Coming up with new ragas to work with surprises me given the plethora of existing Hindustani and Karnatic options available, but I guess it was inevitable. As I was finishing up Pink Monkey, the second new raga I composed along with my previous raga, Summer Morning, the idea of adding komal gandhara to a pure cluster of swaras came to me, thus creating a raga that uses eight tones, which I have named Pink Sapphire.
In contrast to Summer Morning and Pink Monkey, which are comprised of single movements, Pink Sapphire is made with a two-part form beginning with alap for the first half of the composition followed by a swift-moving gat for the second half.
Tunings are more exposed in slow-moving music, and the natural ratios voiced by clarinet in the alap sound particularly pungent especially with the four consecutive half-steps found in the raga. A live musician experienced with Indian tunings would make additional minute adjustments in the alap, and I experimented with doing so, but ultimately found the dissonances in some passages to be just the right amount of spice balanced by the emphatic presence of two tanpuras and a complex composite synthesizer drone, together with vivid rotating drum and Indian bell colors.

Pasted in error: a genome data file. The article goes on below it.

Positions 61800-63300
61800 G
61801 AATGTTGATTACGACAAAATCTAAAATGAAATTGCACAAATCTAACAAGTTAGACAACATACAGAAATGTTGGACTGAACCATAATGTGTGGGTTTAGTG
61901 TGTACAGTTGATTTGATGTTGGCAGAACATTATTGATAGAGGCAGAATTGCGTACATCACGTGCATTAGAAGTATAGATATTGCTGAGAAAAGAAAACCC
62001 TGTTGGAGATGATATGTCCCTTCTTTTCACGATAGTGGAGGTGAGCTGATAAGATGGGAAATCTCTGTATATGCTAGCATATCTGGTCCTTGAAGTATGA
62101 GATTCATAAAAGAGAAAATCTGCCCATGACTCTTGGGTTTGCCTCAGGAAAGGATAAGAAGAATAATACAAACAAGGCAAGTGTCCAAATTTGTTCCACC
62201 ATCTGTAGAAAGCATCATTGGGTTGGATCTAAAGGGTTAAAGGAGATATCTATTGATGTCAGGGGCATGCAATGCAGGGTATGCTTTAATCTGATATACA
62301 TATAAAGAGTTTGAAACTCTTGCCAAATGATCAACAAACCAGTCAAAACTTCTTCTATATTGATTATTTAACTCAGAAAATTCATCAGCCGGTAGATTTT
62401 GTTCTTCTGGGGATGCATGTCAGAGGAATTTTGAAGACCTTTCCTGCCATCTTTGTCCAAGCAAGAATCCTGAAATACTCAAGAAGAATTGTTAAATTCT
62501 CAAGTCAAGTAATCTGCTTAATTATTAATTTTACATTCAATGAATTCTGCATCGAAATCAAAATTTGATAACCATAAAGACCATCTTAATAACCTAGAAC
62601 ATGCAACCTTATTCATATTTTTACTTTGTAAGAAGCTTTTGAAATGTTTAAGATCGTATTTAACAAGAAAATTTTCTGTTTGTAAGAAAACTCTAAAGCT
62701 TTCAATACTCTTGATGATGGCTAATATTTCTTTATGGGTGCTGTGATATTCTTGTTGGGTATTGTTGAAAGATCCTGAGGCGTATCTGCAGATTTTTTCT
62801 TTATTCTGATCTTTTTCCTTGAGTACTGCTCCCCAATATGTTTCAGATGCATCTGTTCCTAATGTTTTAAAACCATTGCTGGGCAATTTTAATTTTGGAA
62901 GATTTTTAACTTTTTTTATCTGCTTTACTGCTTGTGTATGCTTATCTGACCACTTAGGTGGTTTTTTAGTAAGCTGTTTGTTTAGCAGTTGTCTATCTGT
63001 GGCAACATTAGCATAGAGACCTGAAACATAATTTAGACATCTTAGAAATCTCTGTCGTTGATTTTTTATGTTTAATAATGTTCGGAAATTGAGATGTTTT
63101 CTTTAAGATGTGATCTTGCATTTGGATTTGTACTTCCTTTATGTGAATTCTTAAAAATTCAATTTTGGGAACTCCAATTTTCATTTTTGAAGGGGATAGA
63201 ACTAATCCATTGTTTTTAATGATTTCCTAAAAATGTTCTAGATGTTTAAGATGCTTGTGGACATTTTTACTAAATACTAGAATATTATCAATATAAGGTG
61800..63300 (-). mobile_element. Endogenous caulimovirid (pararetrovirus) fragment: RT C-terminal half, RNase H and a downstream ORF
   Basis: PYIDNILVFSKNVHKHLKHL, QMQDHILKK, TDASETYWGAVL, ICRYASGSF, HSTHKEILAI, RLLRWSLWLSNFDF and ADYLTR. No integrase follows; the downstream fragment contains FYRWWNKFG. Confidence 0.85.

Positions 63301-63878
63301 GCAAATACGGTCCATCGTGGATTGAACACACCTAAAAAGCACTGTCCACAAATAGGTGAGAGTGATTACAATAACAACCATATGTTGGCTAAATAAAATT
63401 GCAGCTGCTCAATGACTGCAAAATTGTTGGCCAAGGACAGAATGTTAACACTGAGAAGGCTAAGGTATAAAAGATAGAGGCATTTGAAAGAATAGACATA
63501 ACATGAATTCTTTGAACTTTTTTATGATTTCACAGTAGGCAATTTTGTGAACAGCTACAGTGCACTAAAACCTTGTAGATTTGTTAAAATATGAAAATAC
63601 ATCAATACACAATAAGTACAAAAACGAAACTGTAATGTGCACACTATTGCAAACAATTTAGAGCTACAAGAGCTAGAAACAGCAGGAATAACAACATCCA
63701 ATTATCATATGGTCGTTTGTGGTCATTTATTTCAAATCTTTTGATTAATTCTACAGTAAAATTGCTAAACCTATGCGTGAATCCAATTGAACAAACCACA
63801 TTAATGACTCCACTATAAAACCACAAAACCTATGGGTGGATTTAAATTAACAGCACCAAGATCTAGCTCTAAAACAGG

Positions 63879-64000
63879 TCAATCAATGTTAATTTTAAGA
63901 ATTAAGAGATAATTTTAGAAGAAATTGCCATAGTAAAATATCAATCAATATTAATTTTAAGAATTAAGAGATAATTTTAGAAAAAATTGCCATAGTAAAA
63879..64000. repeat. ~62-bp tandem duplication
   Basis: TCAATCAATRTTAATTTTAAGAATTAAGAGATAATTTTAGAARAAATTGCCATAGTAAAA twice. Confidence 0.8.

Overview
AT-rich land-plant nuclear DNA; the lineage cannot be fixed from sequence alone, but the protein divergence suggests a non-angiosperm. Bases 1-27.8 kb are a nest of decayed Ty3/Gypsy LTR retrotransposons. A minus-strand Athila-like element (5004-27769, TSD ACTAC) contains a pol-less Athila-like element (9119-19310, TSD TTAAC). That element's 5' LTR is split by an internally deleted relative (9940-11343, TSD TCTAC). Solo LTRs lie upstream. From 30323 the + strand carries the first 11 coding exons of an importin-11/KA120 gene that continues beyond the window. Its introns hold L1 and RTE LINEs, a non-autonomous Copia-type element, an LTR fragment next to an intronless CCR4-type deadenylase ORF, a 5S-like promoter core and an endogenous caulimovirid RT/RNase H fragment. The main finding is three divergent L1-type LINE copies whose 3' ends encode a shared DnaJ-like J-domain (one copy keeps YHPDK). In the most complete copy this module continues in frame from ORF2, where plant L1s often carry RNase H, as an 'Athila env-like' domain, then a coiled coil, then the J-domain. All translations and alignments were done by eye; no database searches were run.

It occurred to me recently while reading an Italian food book that the wealth of ragas we enjoy are analogous to the endless variety of pasta recipes found in Italian cuisine, including the overall differences between the north and south found in both Indian music and Italian cuisine, and the particular variations found in specific regions.
The melodic complexities that ensue by simply adding one additional swara to what is essentially Bilaval thaat or Dhirasankarbharanam mela are amazing.
Opening with tanpura, the gat's lively tempo is announced by two timbale ostinatos, one skin, the other on the rim, entering one at a time, preparing for the primary melodic and rhythmic voices. In striking contrast to the European clarinet, the gat introduces a Chinese pipa timbre joined by a composite skin drum comprised of tabla, dholak and dhol sounds. Added to the poly-cultural mix of tone colors are additional tamborim and bottle ostinati.
After completing Pink Sapphire, I recalled that past compositions, Jaunpuri and Bhoop, also featured the pairing of clarinet and pipa, and I was pleasantly stunned to come up with the same musical solution eleven years apart.
Articulations are paramount in Pink Sapphire's overall texture, with the pipa's crisp plucked-string annunciation gently cutting through the finger-struck timbres of the composite South Asian skin drum weaving rhythmic arabesques comprised of myriad even and odd-numbered lays.